Widescreen: CSO name-dropped in challenging 'Tár'; Beethoven's best on Channel 11

  • Lydia Tár (Cate Blanchett) tries to write new music while being distracted by constant noise -- and a global social media scandal -- in Todd Field's "Tár."

    Lydia Tár (Cate Blanchett) tries to write new music while being distracted by constant noise -- and a global social media scandal -- in Todd Field's "Tár." Courtesy of Focus Features

 
 
Updated 11/3/2022 11:41 AM

My love of classical music has been energized by two recent outings, the first being last month's screening of eight-time Oscar winner "Amadeus" with live accompaniment by the Chicago Symphony Orchestra. Possibly the greatest movie ever made, featuring some of the greatest music ever written, played by the greatest musicians in the land. Now if we can just get a 4K/HD release of the theatrical cut of the film, life will be perfect. (The director's cut? Too many notes.)

The CSO gets a shoutout, as do current director Riccardo Muti and former director Daniel Barenboim, in the second outing, my trip to the movie theater to see Cate Blanchett in "Tár."

 

A lot will be said about "Tár" -- a portrait of an exalted (but fictional) composer/conductor whose past transgressions come back to haunt her -- in the coming months before Blanchett inevitably wins her third Oscar. The most interesting things can't be appreciated by anyone who hasn't seen the film, and that will probably be most of us.

And many who try will give up early on: "Tár" virtually dares the audience to walk out. It begins with what would normally be the closing-credits reel, scrolling over a black screen as we hear a faint vocal performance. Then we get a hyperdetailed, almost clinical 10-minute interview with Lydia Tár about her storied career, a career that is, it bears repeating, fictional. It's all grandly pretentious, like Lydia Tár herself -- and I promise you, it does have a point. (Savvy readers of those credits will be waiting to see a certain something for the whole movie, and they won't be disappointed when it comes.)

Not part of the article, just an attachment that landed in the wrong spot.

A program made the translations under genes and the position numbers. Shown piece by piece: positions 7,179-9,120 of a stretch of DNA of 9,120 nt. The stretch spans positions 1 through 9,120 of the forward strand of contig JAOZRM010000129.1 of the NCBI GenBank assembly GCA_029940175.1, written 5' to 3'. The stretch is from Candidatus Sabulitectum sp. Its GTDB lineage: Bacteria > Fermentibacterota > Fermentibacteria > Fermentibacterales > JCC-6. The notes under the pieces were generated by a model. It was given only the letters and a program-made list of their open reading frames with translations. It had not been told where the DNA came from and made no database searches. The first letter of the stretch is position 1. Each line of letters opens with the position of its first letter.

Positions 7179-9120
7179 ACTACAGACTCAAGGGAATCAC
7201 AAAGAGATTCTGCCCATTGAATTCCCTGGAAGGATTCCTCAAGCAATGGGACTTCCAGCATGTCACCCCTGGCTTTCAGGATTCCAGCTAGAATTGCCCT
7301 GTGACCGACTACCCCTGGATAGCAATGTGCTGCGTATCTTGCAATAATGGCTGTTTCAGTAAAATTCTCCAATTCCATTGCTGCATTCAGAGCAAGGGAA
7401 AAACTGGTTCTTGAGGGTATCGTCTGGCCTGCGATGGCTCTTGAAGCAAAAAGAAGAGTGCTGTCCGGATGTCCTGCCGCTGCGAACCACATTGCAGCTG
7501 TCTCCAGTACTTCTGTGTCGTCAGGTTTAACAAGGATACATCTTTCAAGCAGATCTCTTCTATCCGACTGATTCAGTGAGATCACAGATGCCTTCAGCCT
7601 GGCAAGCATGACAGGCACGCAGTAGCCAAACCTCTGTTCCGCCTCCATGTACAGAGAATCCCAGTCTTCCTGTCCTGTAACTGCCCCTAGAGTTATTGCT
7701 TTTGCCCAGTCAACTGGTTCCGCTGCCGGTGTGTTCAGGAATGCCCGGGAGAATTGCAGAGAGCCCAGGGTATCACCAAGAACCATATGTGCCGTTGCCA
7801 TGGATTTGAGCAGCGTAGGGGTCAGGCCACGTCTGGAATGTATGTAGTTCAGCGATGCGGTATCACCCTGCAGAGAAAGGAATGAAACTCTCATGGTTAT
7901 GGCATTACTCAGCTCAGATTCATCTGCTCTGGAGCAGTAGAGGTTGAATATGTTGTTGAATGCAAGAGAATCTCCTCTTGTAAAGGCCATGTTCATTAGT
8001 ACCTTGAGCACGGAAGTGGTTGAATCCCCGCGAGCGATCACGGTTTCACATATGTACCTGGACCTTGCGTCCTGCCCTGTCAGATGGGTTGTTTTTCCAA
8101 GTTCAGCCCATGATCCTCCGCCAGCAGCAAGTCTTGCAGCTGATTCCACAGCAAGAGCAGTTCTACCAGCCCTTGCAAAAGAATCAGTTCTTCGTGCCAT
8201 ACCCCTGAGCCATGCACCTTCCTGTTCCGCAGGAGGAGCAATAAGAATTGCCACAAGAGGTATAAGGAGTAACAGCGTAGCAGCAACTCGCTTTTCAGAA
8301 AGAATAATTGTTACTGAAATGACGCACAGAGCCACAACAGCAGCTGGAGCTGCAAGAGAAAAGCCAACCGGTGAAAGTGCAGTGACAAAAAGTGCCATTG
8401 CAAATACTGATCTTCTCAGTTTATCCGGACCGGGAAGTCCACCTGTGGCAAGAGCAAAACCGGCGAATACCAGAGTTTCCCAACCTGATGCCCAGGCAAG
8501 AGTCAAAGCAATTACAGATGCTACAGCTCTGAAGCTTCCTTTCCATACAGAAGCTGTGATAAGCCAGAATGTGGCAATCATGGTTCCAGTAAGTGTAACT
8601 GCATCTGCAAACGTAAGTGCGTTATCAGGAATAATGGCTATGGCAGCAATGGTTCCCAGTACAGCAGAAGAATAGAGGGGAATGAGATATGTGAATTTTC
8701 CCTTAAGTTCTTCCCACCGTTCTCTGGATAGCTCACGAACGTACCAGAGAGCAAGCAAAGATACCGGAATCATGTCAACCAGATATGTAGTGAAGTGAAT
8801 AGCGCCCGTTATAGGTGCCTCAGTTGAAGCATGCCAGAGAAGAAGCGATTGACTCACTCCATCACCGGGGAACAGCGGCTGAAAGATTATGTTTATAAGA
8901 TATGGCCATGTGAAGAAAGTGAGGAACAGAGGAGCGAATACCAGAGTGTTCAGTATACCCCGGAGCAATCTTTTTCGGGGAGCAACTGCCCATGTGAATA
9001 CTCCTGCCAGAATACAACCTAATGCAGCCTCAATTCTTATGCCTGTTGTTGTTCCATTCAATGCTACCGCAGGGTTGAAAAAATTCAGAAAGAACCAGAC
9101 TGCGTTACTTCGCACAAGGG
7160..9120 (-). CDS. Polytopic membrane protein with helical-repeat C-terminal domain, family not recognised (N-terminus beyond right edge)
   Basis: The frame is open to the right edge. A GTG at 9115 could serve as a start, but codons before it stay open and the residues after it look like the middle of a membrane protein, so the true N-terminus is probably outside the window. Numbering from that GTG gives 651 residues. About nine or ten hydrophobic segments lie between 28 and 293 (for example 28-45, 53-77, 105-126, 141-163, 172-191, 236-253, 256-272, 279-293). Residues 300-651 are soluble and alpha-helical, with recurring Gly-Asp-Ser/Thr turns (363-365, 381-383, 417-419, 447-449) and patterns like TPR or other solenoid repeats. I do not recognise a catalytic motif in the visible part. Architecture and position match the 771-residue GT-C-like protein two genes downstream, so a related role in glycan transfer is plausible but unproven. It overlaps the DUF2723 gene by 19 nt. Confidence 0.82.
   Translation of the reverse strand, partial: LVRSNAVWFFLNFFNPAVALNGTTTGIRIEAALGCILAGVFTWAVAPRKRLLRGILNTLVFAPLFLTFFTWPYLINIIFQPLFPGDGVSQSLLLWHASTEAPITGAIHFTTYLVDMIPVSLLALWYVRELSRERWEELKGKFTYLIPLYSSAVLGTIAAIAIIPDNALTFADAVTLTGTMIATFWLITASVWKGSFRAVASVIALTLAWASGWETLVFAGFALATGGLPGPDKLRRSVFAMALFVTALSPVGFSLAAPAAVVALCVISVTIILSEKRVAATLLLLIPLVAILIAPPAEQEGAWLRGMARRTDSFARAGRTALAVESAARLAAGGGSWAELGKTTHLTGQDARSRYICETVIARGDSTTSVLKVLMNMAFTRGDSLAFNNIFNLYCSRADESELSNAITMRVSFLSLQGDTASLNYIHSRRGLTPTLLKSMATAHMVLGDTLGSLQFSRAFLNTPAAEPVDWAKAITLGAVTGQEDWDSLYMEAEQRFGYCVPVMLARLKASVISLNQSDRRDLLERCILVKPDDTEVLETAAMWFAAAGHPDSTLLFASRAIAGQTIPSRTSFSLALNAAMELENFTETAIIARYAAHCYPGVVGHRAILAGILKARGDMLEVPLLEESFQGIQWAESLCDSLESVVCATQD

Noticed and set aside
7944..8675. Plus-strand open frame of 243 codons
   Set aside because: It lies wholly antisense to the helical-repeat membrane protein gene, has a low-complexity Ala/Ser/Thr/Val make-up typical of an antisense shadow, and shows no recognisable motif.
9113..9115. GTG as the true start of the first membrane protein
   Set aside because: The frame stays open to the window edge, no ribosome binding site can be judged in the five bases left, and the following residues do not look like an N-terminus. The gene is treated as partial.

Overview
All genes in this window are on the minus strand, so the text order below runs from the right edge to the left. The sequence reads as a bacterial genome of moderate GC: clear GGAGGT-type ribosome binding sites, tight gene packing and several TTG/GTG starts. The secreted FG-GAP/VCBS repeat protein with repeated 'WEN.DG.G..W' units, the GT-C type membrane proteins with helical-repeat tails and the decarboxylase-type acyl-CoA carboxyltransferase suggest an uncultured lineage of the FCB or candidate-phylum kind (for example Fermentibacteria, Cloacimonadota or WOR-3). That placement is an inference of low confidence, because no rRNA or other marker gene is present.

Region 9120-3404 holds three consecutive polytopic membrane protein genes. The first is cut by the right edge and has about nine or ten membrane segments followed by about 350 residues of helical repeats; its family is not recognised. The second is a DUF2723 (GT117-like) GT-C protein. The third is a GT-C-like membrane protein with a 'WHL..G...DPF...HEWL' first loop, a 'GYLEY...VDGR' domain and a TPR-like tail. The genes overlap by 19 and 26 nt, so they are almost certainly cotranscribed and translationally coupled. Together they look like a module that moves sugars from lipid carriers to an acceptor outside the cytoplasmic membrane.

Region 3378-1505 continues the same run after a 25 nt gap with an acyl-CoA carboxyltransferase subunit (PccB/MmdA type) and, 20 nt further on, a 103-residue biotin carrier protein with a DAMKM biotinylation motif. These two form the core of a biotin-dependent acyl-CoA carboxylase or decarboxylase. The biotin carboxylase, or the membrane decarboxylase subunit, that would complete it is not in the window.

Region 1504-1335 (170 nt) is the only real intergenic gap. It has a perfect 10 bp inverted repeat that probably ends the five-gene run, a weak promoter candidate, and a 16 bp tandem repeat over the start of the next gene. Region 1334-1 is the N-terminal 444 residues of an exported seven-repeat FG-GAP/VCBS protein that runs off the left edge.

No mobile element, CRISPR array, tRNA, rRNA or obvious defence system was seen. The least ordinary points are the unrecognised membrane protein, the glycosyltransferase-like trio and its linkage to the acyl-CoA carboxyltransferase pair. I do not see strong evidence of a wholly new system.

Written and directed by Todd Field, "Tár" is an ultimately invigorating cinematic experience, one that feels both of its time and timeless. It is very much about the gulf between art and artist, and about art itself. Can you make a distinction between high art and low art when the high art is made by people of low character? If you're interested in that question, and the nature of celebrity in 2022, then "Tár" will be worth the 158-minute investment.

Please, just try very hard to get past those first 10.

Back in the real world

Known originally as Philharmonic Hall, the David Geffen Hall at New York City's famous Lincoln Center is once again open to music lovers after the titular mogul donated $100 million to renovation efforts, and Channel 11 will take us to last week's curtain-raising performance by the New York Philharmonic.

This week's installment of "Great Performances," airing at 9 p.m. Friday, Nov. 4, on WTTW, will include possibly the most revered piece of music ever written, Beethoven's 9th Symphony, as well as a new work by Puerto Rican composer Angelica Negron. Set the DVR and turn up the volume.

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